How do your friends impact your health? 17 Aug 2019In my last blog article, I explored how your social network including your friends and family impact your motivation to be healthy. Being part of a group, or better yet, lots of groups is good for your health. The kind of groups doesn't seem to matter - it could be a family group, friendship group, religious or spiritual group, tennis or book club. What is important is that you identify with it and see it as a meaningful part of your life. Here are five good reasons why?
- It can help you live longer
- "As a rule of thumb if you belong to no groups but decide to join one, you cut the risk of dying over the next year in half" R Putman, Bowling Alone.
- An adequate social life provides health benefits on a par with quitting smoking
- The benefits of social ties are akin to those of exercise once you retire. In one study retirees belonging to two social groups had a 2% risk of death but if they lost touch with both groups it jumps to 12%.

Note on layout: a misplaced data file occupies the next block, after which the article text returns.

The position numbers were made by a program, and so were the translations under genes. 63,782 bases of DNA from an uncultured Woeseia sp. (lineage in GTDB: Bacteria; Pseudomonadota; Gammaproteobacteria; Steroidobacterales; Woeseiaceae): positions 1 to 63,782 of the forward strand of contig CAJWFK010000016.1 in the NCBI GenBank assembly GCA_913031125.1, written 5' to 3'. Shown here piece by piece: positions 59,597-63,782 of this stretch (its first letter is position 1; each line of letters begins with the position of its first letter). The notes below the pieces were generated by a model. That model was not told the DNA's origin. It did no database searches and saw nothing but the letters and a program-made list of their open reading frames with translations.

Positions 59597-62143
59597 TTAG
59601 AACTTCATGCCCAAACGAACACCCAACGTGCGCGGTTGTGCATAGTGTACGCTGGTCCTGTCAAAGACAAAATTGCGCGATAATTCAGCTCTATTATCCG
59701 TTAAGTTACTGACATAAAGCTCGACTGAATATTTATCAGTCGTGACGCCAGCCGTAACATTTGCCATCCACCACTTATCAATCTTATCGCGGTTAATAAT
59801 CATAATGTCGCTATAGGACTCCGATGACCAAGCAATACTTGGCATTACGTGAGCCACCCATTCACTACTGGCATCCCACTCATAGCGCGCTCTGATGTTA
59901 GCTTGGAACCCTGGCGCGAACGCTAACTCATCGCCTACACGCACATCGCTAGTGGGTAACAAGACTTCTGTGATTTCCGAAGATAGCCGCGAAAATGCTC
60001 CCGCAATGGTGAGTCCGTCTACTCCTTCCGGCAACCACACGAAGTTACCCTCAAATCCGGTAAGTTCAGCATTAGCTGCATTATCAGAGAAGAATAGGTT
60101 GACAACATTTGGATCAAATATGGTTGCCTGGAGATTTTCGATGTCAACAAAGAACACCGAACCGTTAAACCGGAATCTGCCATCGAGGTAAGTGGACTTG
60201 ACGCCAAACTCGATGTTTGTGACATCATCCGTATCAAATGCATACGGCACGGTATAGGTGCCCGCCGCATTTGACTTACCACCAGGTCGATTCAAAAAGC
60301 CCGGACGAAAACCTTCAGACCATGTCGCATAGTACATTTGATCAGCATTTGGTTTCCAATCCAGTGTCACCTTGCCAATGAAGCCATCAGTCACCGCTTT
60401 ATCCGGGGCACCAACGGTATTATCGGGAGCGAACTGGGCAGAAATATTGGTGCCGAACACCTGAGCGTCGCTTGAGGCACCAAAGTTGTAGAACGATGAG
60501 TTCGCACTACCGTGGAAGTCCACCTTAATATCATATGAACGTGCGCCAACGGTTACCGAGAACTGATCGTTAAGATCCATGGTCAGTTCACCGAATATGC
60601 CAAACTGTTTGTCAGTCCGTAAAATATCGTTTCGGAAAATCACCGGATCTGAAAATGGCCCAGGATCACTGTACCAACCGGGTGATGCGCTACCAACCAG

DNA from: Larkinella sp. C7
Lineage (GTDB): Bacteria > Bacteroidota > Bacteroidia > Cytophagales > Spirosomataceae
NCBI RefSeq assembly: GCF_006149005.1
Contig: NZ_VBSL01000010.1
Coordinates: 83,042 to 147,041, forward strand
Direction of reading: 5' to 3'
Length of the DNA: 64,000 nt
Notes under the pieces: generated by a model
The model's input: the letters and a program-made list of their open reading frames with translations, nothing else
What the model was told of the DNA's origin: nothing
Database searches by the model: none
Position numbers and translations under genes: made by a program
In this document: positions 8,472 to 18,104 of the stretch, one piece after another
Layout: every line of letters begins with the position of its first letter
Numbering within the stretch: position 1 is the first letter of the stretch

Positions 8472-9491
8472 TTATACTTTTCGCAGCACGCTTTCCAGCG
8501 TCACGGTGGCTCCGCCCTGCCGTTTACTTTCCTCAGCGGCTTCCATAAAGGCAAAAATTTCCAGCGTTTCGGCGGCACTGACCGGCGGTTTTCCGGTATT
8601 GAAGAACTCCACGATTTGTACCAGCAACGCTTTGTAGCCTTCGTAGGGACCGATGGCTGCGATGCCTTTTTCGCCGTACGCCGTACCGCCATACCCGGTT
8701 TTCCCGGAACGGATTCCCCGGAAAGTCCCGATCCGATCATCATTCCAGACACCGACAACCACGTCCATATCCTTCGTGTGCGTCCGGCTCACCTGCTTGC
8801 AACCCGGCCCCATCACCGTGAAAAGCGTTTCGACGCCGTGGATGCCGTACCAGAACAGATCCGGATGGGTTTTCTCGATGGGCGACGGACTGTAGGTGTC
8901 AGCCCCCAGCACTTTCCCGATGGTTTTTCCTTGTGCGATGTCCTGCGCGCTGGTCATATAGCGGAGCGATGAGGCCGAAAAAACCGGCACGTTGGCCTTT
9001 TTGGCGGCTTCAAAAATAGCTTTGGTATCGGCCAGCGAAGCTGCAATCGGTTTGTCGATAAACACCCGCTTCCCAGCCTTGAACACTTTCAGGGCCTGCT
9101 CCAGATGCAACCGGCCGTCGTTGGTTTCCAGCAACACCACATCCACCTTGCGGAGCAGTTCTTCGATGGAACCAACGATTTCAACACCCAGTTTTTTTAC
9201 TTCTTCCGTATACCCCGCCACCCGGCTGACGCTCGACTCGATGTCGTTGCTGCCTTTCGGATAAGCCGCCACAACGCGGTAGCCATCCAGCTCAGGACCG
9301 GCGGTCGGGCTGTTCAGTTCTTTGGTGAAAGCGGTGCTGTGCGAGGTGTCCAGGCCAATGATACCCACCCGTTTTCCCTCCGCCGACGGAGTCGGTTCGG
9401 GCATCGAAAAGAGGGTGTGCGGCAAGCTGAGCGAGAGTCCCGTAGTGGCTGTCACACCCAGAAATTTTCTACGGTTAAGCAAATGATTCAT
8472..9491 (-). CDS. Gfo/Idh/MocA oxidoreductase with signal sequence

- It can protect your heart
- Heart disease is generally lower for those who are members of a social group.
- The risk of death from heart disease diminishes if you belong to more than one social group.
- It can cut your risk of a cold
- Those belonging to a wide range of social groups e.g family friends, work, recreation or religious groups are least likely to come down with a cold. Six or more types of diverse groups cut the risk of a cold more than four times.
- It can alleviate depression
- The more social groups you belong to the less likely you are to suffer from depression.
- If you are depressed, joining a group can help you recover and cut the risk of a relapse by nearly a 1/4 if you join one group or by almost 2/3 if you join three.
- If you are a member of a religious or spiritual group you are less likely to have depressive symptoms and more likely to have feelings of well being.
- It motivates you to be healthy
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